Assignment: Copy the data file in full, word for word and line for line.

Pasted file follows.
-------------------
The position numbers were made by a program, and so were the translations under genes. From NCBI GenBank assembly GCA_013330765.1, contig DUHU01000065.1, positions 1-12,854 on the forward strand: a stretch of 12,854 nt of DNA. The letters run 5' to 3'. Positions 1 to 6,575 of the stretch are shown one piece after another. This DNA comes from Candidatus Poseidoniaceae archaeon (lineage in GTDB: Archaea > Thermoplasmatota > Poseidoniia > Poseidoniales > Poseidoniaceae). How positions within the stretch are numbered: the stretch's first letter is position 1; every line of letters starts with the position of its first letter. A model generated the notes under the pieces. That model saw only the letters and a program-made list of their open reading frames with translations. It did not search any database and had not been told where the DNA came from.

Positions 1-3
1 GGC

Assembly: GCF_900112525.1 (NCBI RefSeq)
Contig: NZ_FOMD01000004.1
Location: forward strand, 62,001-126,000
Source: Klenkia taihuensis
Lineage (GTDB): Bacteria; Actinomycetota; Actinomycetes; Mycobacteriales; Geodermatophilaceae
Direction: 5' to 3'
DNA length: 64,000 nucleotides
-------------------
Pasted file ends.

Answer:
The position numbers were made by a program, and so were the translations under genes. From NCBI GenBank assembly GCA_013330765.1, contig DUHU01000065.1, positions 1-12,854 on the forward strand: a stretch of 12,854 nt of DNA. The letters run 5' to 3'. Positions 1 to 6,575 of the stretch are shown one piece after another. This DNA comes from Candidatus Poseidoniaceae archaeon (lineage in GTDB: Archaea > Thermoplasmatota > Poseidoniia > Poseidoniales > Poseidoniaceae). How positions within the stretch are numbered: the stretch's first letter is position 1; every line of letters starts with the position of its first letter. A model generated the notes under the pieces. That model saw only the letters and a program-made list of their open reading frames with translations. It did not search any database and had not been told where the DNA came from.

Positions 1-3
1 GGC

Assembly: GCF_900112525.1 (NCBI RefSeq)
Contig: NZ_FOMD01000004.1
Location: forward strand, 62,001-126,000
Source: Klenkia taihuensis
Lineage (GTDB): Bacteria; Actinomycetota; Actinomycetes; Mycobacteriales; Geodermatophilaceae
Direction: 5' to 3'
DNA length: 64,000 nucleotides